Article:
In the National Museum of Anthropology, Mexico City

Visiting the National Museum of Anthropology? Make sure to see these works.

Some background

videos + essays

We're adding new content all the time!

Offering #4, La Venta
Offering #4, La Venta

These seventeen baby-faced figures may have represented a priestly ritual, a sacrifice, or a procession.

Yaxchilán—Lintels 24 and 25 from Structure 23 and structures 33 and 40
Yaxchilán—Lintels 24 and 25 from Structure 23 and structures 33 and 40

Over a hundred lintel relief sculptures depicting scenes from royal life survive from Yaxchilán.

<em>The Sun Stone</em> (or <em>The Calendar Stone)</em> (Aztec)
The Sun Stone (or The Calendar Stone) (Aztec)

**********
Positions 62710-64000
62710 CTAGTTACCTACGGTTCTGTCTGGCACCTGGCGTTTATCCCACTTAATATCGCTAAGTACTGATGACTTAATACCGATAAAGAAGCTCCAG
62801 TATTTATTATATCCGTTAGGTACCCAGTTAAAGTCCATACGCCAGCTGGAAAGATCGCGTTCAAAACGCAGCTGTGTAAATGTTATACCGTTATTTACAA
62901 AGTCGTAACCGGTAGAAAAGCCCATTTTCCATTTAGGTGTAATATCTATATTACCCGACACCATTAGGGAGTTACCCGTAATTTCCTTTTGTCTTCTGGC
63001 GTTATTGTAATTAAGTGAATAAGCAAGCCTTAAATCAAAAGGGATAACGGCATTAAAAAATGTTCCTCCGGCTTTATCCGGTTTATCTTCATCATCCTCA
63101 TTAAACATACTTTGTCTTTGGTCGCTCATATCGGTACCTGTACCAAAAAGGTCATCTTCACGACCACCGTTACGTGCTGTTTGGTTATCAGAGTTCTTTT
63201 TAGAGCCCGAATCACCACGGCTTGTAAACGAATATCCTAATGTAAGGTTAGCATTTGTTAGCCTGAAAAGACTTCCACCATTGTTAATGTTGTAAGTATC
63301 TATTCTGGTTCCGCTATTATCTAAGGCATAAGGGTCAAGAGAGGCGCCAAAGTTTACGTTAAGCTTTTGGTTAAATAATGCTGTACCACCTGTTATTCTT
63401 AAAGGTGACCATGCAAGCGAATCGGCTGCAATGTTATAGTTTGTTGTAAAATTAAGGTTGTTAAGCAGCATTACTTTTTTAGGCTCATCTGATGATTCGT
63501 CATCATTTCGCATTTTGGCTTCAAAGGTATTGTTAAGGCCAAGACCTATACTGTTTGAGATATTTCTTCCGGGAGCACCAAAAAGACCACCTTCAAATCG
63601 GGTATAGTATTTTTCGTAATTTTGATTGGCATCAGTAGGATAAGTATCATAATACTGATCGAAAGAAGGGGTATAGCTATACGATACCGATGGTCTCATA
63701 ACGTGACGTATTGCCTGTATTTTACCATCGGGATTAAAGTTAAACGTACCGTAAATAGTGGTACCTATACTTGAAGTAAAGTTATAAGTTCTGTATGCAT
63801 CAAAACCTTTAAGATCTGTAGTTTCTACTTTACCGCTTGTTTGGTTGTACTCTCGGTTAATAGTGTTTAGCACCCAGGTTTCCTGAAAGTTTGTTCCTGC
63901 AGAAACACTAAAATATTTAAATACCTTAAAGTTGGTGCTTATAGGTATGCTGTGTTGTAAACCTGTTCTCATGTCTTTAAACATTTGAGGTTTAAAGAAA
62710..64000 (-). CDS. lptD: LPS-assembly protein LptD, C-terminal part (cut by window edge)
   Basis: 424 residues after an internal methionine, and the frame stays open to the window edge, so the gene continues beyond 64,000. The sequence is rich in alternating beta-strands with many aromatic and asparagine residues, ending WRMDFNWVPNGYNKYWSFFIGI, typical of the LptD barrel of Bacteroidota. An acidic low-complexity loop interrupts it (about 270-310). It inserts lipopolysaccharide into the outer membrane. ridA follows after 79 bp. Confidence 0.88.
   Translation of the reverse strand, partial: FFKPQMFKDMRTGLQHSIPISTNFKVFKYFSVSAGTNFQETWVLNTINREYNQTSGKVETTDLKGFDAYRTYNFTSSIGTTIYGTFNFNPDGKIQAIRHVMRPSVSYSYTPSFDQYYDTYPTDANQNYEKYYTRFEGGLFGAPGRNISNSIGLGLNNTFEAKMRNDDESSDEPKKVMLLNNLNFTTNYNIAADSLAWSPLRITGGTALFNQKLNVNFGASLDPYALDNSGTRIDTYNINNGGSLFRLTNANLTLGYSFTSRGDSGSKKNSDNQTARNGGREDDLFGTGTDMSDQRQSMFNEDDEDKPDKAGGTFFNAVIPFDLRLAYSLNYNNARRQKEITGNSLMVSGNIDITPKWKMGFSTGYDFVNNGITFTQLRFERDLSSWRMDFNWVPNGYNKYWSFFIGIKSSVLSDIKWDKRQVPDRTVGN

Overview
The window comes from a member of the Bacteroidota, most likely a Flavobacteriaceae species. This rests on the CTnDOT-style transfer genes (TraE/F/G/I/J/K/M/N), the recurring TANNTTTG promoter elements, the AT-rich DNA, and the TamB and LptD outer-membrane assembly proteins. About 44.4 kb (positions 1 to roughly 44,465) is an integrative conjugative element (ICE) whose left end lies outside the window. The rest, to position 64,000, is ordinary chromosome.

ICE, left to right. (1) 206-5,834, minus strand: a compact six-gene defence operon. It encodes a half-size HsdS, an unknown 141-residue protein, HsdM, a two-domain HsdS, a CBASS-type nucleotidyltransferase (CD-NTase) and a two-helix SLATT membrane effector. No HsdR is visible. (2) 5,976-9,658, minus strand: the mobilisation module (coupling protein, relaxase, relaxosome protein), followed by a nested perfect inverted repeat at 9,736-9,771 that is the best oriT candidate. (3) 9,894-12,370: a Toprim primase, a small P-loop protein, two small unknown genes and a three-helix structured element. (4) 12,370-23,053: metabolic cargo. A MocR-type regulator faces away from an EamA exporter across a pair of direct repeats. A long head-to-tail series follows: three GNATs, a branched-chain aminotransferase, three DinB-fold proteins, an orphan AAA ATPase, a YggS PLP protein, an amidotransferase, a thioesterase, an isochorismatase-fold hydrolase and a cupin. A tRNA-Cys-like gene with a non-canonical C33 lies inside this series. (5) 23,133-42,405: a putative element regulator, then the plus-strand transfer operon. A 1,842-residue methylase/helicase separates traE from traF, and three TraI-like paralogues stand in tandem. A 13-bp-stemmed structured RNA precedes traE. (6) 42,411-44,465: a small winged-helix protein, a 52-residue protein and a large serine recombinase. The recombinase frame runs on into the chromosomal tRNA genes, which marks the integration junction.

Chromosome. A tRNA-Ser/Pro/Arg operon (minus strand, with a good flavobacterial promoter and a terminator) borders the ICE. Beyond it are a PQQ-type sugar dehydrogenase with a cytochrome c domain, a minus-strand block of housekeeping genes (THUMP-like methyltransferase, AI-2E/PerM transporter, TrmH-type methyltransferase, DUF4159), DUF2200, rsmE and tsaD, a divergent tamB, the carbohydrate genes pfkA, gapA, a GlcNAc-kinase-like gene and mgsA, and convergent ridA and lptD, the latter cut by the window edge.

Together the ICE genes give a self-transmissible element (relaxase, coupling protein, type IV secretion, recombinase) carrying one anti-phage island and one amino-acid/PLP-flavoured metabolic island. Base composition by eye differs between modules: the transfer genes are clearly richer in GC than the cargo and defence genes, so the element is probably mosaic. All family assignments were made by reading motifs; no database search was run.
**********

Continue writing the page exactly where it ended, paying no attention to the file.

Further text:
So ubiquitous that it has been used on currency, this unfinished stone records Aztec history and a future prophecy.

<em>Coatlicue</em>
Coatlicue

This goddess has clawed feet, and wears a necklace of body parts and the snake-skirt from which she takes her name.

Classic Maya portrait stelae
Classic Maya portrait stelae

Large stone sculptures was the principal medium for presenting Maya political and religious messages to the public.

Tlatilco Figurines
Tlatilco Figurines

Playful figurines, including plump pigs and canine companions, represent scenes of daily life and nature.